Everything you need to know about RSV

Everything you need to know about RSV

Parents of younger children may feel uneasy because reports of young RSV patients fill hospitals marked October and November of this year. Respiratory syncytial virus is a common virus, but it can be serious in young children and babies, as well as some adults.

Respiratory viruses like COVID-19, influenza, and respiratory syncytial virus often spread and peak in winter, when people travel for vacations and spend more time indoors and breathing the same air. We have already been warned that we will probably have a tough flu season this year, as public health measures like mask-wearing are being phased out after a few years of COVID-19 precautions. But RSV became an additional concern as waves of infection began earlier than normal and familiar reports of overcrowded hospitals flood the media.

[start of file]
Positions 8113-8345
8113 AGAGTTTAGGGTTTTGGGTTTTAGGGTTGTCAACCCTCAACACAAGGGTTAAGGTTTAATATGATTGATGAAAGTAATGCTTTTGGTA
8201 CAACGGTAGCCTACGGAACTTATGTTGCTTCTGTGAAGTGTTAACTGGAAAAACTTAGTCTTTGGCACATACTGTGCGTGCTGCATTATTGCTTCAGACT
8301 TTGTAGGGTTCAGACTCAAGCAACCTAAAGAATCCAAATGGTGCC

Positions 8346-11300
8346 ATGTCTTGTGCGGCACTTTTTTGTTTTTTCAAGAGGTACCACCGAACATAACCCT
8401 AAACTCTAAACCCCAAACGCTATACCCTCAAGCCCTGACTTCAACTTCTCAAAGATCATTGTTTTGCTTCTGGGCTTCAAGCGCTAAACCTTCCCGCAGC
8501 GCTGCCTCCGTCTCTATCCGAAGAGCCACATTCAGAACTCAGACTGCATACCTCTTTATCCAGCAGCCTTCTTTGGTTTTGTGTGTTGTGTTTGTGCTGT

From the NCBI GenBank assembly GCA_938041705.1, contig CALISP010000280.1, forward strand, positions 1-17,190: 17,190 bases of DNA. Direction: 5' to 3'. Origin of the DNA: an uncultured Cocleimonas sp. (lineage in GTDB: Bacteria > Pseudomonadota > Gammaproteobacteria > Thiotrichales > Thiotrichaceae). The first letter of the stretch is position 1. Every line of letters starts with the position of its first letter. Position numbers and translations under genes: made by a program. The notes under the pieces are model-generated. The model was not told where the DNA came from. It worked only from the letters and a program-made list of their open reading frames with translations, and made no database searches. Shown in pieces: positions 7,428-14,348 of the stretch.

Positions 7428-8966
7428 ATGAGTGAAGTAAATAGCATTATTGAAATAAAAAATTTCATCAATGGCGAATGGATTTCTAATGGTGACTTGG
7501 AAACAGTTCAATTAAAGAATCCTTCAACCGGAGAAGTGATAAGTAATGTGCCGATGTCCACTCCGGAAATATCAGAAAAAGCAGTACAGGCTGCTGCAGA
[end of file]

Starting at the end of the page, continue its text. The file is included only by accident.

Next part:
Anyone can get RSV, but babies, children under 5, the elderly, and immunocompromised people are especially vulnerable to severe RSV, which can cause pneumonia or bronchitis and require hospitalization. Whereas almost all children will have at least one RSV infection before their second birthday and most are recovering at home, it’s important to know the signs of a more serious infection so you can get the care you need.

Is it a “COVID cough” or RSV?

Cough is a common symptom of many respiratory viruses, including RSV, COVID-19 and influenza. So how do you know what’s causing your child’s cough?